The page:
-4

Christmas is nominally about celebrating the birth of Christ, who (if you believe such things) is here to save the world. Sounds good, right? And yet, many Christmas songs don't sound happy or joyful; they sound more like a lament than a celebration.

For example:

  • God rest ye merry gentlemen — E minor.
  • We three kings — A minor.
  • Carol of bells — D minor (?)

The very last line of that first one reads “Oh tidings of comfort and joy!” Sounds joyous, right? Except that the very word “joy” is sung over a menacing pipe organ E minor block chord. It sounds less like cause for joy, and more like the end of the world or something.

Does anybody know why so many of these songs sound so mournful / menacing / disonnant?

4
  • 5
    Listen to the rest of the Christmas songs, and you'll understand why so many is so wrong. -1.
    – Tim
    Dec 14, 2022 at 19:44
  • 2
    In addition to Tim's point, I would argue that minor doesn't necessarily mean mournful, menacing, or dissonant. None of these three examples sounds menacing to me, and the first and third especially sound perfectly "happy" to me.
    – Richard
    Dec 14, 2022 at 20:38
  • 4
    Your key assumptions: "most are in minor keys" and "minor keys sound mournful" are both incorrect. The 2nd one is dealt with in other questions on this site, and as Tim pointed out, your first is just numerically incorrect.
    – Doktor Mayhem
    Dec 14, 2022 at 20:43
  • 2
    Fun fact: - did you know that over the Dutch national Anthem, if you start with the last line of '& a partridge in a pear tree.' you can then sing the whole of 'Oh little town of Bethlehem' over the rest of it ;)) [Discovered whilst watching Max Verstappen win far too many F1 races this year]
    – Tetsujin
    Dec 15, 2022 at 7:37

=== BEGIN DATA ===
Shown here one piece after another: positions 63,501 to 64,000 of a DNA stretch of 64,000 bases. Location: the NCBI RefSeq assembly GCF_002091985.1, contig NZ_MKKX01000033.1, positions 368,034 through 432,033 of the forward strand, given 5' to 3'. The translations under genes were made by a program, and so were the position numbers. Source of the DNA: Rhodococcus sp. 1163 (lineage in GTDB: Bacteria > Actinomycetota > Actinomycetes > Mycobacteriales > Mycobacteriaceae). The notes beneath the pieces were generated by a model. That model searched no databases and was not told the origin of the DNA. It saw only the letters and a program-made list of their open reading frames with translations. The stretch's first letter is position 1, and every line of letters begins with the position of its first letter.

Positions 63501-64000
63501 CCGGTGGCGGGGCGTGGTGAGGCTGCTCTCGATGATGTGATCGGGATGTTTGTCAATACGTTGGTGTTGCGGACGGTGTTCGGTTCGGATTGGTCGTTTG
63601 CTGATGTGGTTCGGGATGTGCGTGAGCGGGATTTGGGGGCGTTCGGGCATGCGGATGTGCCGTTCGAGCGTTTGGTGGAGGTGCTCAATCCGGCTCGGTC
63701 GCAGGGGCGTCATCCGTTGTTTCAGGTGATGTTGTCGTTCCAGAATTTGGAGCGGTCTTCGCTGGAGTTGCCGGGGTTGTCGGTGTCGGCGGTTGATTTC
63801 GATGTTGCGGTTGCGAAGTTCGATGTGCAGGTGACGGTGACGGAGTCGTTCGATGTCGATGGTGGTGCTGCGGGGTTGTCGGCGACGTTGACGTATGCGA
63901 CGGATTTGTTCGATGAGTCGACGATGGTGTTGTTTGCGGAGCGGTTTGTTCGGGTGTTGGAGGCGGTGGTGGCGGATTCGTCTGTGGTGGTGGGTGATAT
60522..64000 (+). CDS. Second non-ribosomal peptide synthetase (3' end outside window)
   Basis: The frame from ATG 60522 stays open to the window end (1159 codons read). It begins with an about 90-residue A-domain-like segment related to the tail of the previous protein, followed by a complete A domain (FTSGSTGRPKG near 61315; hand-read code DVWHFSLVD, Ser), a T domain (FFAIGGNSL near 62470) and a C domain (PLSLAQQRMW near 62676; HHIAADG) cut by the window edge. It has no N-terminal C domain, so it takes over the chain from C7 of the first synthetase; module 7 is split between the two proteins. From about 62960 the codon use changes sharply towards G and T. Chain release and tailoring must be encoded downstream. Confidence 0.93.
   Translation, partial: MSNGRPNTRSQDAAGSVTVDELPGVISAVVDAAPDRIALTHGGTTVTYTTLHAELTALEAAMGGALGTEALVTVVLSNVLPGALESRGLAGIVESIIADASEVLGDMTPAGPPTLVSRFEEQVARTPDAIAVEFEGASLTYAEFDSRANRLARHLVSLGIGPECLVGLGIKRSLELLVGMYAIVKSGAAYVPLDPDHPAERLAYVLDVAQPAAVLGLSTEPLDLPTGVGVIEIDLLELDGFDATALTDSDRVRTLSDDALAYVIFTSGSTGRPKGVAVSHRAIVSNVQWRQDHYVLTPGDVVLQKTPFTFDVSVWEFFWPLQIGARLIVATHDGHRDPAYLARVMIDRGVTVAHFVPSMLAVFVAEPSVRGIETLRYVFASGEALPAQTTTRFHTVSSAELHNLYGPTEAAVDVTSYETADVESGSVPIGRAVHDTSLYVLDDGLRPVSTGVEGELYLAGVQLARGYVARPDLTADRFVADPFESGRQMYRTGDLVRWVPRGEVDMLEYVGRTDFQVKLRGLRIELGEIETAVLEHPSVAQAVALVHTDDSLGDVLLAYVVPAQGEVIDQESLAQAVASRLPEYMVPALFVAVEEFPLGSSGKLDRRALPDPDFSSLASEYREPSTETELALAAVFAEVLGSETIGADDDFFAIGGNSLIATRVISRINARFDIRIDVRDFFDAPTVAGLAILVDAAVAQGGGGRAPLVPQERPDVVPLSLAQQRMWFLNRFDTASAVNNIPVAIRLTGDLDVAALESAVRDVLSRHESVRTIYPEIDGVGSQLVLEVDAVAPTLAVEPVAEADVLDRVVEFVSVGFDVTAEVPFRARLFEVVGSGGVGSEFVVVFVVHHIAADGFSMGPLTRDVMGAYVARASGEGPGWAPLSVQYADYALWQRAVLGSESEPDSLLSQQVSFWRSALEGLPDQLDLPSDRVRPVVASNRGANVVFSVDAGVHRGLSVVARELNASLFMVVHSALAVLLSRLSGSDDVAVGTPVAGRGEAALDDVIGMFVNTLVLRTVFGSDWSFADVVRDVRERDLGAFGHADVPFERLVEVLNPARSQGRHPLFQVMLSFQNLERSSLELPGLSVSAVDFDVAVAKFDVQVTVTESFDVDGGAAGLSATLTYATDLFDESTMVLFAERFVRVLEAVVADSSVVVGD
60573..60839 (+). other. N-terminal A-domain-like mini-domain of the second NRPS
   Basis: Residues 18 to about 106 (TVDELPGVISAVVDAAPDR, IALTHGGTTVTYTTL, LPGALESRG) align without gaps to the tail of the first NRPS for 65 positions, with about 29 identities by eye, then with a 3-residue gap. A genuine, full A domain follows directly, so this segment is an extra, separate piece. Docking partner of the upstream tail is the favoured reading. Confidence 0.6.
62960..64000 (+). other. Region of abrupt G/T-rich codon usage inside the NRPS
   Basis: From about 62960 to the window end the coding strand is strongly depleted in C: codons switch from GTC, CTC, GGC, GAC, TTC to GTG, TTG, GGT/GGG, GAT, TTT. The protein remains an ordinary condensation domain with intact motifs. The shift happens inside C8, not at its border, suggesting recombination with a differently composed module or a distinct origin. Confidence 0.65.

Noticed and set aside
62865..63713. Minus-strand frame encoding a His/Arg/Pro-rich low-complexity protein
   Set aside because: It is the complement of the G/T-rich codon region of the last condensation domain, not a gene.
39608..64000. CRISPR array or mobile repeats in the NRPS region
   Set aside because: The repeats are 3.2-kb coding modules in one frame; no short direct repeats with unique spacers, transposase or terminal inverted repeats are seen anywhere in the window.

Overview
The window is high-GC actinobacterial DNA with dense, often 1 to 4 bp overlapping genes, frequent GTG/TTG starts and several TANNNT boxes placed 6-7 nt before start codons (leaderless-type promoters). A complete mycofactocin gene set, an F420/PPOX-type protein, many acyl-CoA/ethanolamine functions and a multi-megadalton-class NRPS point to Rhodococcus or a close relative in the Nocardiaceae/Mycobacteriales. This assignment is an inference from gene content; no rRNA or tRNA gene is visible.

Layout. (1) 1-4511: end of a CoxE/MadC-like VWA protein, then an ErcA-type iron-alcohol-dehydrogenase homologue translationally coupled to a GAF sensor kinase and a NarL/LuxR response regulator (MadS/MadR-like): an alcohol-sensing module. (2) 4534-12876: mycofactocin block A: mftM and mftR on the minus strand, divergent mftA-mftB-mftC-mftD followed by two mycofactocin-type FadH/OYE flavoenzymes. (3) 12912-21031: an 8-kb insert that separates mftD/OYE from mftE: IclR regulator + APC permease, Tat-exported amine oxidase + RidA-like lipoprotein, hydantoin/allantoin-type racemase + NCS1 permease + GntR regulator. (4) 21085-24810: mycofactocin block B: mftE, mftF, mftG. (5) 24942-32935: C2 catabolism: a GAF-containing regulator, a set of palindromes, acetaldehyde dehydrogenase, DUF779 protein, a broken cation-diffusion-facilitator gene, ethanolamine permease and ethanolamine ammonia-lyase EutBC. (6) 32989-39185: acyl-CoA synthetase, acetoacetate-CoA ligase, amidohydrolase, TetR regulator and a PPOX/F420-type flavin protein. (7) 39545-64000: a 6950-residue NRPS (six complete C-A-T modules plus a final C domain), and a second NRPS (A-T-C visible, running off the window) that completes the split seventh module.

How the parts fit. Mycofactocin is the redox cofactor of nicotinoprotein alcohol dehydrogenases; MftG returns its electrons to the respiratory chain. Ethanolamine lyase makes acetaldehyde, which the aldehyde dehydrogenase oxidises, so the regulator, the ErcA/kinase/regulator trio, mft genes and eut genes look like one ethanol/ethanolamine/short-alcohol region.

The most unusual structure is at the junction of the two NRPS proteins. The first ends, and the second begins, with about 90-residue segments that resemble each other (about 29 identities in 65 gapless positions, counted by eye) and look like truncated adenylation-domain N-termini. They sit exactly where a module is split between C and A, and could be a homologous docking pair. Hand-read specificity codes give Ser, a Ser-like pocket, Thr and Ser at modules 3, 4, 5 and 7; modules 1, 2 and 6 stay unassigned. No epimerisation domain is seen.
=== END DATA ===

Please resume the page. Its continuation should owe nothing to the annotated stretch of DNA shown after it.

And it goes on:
1 Answer 1

4

Most of these are older tunes. They were written during the transition from the Renaissance to the Baroque (several centuries). Many have melodies written before the ideas behind minor and major keys were codified. They tend to sound a bit (or a lot) like they were written analogously to Chant and other earlier pieces. Some come from folk-song traditions that do not conform to modern major and minor keys either.

"God Rest Ye Merry, Gentlemen" can be analyzed as either Dorian or (depending on which theorist one is using) Aeolian. It conforms more to a modal (in a general sense) or pre-tonal style of harmony. Many of Bach's chorals are based on Cruger's and other composers' works; Bach harmonized them in either modal or harmonic styles. Later composers also wrote in a modalish style in order to sound archaic.

I think what people hear is attempts to sound "different" or "Christmas-like" by using modal melodies.

Also, minor vs major isn't as strong an indicator as sad vs happy as is popularly though. (Modal pieces seem to sound minor if not too deeply analyzed, also.) Quick example, "Faded Love" by Bob Wills sounds rather sad though it's a 3-chord major harmony.

Not the answer you're looking for? Browse other questions tagged or ask your own question.